If only she had survived, and he had returned...
It’s the classic story of four sisters we’ve come to love, and yet we can’t help but wonder. Why did Jo refuse Laurie? What might Laurie have done on the European Grand Tour? What became of Jo’s writing, Amy’s art, Laurie’s music? Would a school have existed without Aunt March? And could Beth possibly have been saved?
This re-imagining of Louisa May Alcott’s Little Women is for all who have ever wondered how things might have worked out differently for the beloved March sisters – the life Beth might have led, the books Jo might have written, the friends they might have made, and the courtship that might have been.
A strongly flowing and ultimately satisfying narrative…Alcott fans would enjoy The Courtship of Jo March immensely. Stephanie Jane, Literary Flits
Delightful…This book is for fans of Jo and Laurie, and it delivers in that department beautifully. Andrea Lundgren, Into the Writer Lea
TRIX WILKINS has always longed for an Austenesque ending to Little Women. She avoids housekeeping by going ice skating or on dates with her husband when they can find babysitting, and is still working out what to do with her degrees in journalism and international relations. The Courtship of Jo March is her first novel.
Much ado about Little Women www.marchandlaurencelittlewomen.wordpress.com
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About the Author
I am one of those readers in that awkward category of being utterly in love with Louisa May Alcott’s Little Women, while longing for an Austen-esque ending.
I loved Little Women Part 1, and had no idea Part 2 (Good Wives) existed, until years later. Jo was my favorite character – her penchant for writing, striving for independence, and pushing against societal expectations, resonated with me. I liked Laurie because he despised “fuss and feathers,” and for his liking Jo best of all because of her character.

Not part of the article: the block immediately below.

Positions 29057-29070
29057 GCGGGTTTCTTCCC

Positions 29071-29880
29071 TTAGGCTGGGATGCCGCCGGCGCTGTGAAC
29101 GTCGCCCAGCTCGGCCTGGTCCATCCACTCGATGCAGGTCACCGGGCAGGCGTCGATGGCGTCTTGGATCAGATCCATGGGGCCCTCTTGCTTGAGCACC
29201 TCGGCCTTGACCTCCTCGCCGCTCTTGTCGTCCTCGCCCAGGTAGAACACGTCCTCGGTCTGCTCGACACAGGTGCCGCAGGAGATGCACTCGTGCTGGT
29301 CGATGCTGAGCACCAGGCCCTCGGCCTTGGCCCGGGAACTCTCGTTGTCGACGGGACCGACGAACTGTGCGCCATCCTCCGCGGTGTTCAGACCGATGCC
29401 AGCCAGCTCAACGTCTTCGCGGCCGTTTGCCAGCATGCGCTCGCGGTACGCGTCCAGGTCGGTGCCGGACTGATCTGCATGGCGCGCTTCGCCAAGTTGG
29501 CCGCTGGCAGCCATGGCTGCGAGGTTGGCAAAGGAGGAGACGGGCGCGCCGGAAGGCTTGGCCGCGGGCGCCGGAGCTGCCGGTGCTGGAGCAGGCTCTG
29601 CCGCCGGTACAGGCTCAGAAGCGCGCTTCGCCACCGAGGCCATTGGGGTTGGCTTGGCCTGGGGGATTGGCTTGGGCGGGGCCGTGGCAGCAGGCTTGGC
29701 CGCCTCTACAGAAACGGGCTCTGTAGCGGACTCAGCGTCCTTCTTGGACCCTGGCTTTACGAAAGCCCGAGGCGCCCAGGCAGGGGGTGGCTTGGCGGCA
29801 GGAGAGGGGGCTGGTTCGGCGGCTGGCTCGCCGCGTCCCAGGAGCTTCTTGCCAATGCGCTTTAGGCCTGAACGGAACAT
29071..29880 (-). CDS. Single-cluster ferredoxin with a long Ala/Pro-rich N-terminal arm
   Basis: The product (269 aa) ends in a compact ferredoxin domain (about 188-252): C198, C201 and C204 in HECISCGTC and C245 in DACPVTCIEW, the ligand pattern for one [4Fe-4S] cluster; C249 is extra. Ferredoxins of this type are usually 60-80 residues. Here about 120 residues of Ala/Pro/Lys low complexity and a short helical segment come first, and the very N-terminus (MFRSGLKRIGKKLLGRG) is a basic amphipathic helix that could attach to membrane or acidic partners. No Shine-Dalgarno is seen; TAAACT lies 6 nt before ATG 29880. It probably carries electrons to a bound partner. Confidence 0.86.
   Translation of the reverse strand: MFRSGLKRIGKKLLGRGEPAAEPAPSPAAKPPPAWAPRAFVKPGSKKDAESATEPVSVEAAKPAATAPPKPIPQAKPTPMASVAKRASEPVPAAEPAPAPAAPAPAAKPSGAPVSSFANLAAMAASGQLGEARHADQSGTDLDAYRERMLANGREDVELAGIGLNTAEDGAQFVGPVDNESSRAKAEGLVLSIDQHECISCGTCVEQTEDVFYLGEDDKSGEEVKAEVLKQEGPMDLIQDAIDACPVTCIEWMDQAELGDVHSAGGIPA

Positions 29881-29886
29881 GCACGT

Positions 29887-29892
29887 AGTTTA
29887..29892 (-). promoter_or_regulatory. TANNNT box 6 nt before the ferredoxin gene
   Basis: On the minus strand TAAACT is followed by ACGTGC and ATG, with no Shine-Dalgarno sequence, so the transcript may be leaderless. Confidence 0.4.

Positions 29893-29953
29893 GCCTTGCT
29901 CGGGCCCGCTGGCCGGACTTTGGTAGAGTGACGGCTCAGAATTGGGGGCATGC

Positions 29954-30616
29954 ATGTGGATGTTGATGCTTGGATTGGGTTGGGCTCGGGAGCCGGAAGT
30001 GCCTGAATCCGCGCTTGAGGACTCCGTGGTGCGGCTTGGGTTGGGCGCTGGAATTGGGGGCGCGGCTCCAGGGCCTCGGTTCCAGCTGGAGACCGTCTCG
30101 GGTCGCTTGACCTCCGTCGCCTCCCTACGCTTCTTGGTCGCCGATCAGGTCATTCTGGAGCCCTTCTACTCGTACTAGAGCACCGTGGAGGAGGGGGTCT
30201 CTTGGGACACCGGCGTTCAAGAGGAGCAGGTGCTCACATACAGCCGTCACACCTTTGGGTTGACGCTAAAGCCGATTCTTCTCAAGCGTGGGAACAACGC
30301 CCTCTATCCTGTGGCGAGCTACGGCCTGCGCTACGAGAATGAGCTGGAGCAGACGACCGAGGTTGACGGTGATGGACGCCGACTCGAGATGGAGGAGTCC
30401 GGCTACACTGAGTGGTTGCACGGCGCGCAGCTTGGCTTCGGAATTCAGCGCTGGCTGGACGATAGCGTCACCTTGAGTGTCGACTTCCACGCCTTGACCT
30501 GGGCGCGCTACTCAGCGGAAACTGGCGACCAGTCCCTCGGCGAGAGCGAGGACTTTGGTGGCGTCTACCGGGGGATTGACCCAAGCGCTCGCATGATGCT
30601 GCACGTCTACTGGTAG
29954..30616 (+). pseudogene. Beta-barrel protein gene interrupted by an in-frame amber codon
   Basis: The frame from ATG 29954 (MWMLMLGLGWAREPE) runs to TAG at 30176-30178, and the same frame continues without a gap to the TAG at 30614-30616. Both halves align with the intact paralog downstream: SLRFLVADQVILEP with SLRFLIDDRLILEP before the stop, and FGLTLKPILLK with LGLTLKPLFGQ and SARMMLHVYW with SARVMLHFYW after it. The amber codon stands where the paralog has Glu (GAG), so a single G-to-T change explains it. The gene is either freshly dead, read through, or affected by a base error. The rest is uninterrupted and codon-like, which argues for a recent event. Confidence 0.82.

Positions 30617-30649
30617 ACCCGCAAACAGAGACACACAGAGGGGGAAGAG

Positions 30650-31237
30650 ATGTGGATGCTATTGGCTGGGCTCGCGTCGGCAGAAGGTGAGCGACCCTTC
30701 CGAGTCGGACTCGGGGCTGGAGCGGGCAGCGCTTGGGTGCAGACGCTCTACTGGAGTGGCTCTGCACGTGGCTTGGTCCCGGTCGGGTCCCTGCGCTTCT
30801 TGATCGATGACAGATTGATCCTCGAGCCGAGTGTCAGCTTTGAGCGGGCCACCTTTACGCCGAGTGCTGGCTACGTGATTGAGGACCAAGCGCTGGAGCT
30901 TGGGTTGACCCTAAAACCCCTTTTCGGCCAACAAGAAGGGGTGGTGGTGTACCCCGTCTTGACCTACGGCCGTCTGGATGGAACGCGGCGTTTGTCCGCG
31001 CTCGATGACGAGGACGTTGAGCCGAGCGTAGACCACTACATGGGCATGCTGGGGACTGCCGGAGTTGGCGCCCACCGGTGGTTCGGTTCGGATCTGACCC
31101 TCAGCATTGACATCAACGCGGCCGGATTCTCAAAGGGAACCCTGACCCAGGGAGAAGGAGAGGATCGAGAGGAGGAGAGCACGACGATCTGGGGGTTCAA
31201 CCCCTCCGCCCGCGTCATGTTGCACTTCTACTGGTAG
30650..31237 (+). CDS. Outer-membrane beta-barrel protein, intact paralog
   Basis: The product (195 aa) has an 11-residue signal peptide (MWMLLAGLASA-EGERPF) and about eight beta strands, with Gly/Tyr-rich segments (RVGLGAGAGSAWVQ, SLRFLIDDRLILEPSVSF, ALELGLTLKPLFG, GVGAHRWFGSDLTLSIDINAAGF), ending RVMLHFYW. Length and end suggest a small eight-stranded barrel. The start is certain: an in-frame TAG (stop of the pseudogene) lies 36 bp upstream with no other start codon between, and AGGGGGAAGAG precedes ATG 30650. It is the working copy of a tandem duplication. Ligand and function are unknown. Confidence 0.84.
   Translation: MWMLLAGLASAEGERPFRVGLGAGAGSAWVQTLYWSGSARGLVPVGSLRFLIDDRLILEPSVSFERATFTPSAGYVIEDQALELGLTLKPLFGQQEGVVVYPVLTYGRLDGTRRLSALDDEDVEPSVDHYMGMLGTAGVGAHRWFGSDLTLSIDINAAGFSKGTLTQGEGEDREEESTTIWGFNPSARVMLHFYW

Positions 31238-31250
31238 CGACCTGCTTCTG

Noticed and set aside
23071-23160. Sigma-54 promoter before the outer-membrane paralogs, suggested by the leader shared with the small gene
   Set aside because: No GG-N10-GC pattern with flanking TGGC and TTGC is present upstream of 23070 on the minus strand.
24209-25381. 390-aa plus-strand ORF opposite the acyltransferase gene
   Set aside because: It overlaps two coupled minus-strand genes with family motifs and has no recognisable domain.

I was disappointed with how things turned out. I had hoped Jo would write and travel abroad. It was difficult to read of Laurie’s frittering away his talent and money. They had so much potential – Jo as an author, Laurie as a musician. And I started to wonder - under what circumstances might Laurie not been so frivolous at college, and Jo received a deeper education to further her writing?
I also thought that if either did ever marry, it would have been to the other – a possibility I came to suspect hung on that moment when Marmee advised Jo that she and Laurie were not suited for marriage. And I started to imagine - what could Marmee have possibly said, that would have allowed Jo to love Laurie, had she chosen? How could Laurie have possibly proposed, in a different manner?
And Beth…how was it that the Laurences did not seem to do more to save her? This made sense in the context of Louisa’s history, as she had lost her sister Elizabeth – which agitated me to amend at least fictional history, even if I could do nothing about saving Elizabeth in real life.
But I didn’t plan to write a book! I was sitting on the couch with my husband while on holiday, doodling possible conversations…And as I wrote, I found the characters saying and doing things I hadn’t planned – and to find out what happened next, I had to keep writing. I felt almost like the story wanted to be written.
How this came to be a book started with just one comment – and I am so grateful for that timely line of encouragement! I have thoroughly enjoyed revisiting the lives of some of my favorite literary characters, and imagining what might have been.